Reverse thinking

If you struggle to think of ideas to improve something, you can instead try to think of ideas that will make the problem worse. Once you have those, you can try to think of what the reverse of those ideas are. This process might lead you to ideas that will make the problem better.

It's often easier, and certainly a lot more fun, to think of how you could make a problem worse, so this is also a light-hearted way to find some new ideas if you're stressed about staring at a blank page.


Samantha wants to make some changes to the checkout flow for a mobile app. She's already got some ideas to A/B test, but to increase the chances of finding one that performs well, she'd like a few more.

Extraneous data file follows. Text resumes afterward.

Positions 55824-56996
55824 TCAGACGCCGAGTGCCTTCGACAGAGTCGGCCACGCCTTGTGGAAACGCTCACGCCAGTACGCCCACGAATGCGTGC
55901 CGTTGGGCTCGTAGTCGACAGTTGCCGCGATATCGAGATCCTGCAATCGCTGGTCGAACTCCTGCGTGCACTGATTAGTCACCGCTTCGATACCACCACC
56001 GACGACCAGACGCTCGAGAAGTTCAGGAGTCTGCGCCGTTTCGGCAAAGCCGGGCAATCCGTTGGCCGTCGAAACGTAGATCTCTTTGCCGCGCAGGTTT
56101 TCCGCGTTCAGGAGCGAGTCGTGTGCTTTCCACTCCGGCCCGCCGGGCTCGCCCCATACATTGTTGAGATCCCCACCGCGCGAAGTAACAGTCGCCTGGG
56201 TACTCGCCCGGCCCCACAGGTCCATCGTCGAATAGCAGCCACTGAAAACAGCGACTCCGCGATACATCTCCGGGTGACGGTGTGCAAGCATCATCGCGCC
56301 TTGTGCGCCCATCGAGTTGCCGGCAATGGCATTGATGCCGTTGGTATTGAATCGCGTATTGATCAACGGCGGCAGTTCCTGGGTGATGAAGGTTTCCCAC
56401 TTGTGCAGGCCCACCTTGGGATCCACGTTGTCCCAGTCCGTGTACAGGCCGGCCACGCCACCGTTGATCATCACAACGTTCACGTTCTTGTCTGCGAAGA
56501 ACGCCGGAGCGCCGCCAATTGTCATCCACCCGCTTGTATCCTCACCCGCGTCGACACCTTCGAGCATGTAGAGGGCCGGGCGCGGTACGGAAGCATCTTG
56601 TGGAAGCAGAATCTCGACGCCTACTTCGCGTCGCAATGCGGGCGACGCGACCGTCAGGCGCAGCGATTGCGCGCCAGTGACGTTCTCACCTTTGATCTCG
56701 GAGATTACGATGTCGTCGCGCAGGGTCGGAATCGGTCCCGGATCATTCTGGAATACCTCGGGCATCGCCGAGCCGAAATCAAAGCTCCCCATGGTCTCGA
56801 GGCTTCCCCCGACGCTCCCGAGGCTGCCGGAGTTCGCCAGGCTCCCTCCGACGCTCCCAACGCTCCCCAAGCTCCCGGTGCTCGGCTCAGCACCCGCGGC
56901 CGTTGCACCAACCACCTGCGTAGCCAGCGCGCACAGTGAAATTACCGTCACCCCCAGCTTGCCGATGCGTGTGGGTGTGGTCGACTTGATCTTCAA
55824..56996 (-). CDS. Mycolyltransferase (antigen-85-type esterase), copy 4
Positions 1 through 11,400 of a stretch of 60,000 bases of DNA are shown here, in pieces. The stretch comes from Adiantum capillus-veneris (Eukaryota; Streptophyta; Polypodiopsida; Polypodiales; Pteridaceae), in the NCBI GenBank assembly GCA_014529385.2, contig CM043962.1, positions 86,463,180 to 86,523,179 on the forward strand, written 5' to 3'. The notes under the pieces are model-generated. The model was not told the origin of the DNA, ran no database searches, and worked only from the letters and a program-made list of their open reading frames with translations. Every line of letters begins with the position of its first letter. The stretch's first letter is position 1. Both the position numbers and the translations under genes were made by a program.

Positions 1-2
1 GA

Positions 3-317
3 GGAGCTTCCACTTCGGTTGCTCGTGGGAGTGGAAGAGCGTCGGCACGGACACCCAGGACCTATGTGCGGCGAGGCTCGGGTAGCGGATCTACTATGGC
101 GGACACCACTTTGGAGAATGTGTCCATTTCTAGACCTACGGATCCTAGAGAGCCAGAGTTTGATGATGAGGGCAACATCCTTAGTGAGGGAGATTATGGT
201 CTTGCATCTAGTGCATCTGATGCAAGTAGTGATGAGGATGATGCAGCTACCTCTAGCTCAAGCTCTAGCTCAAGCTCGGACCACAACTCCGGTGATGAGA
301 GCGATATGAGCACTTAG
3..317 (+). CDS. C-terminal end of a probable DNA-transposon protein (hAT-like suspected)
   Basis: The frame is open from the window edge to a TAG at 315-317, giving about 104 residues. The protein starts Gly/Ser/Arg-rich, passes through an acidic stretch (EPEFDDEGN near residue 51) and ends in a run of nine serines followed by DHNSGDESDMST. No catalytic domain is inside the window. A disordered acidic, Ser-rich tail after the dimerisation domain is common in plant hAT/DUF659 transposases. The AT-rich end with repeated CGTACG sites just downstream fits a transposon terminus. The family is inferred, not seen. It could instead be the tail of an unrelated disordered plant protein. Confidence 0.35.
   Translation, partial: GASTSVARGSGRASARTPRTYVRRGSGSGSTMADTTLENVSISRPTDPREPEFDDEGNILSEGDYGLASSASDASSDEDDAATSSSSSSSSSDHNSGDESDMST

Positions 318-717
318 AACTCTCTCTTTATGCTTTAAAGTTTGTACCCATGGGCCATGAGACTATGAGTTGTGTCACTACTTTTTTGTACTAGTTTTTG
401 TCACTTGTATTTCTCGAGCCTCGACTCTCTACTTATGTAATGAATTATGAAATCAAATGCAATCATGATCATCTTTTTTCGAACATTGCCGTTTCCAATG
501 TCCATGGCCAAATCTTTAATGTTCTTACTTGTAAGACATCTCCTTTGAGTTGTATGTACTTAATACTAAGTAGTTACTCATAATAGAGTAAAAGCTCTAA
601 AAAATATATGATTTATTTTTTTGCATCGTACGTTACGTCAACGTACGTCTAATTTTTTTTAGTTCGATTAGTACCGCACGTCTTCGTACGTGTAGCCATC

She decides to use reverse thinking, and lists things that she thinks would make the conversion rate worse. A few minutes later, she looks down her list and two things jump out at her: "Make the next step hard to find", and "Show hidden costs to the user at the last minute".

Samantha takes these ideas and reverses them. She decides to go through the flow again to make sure that all of the user's next steps are very obvious, as well as make sure that the cost of the purchase is as clear as possible at the start of the process.

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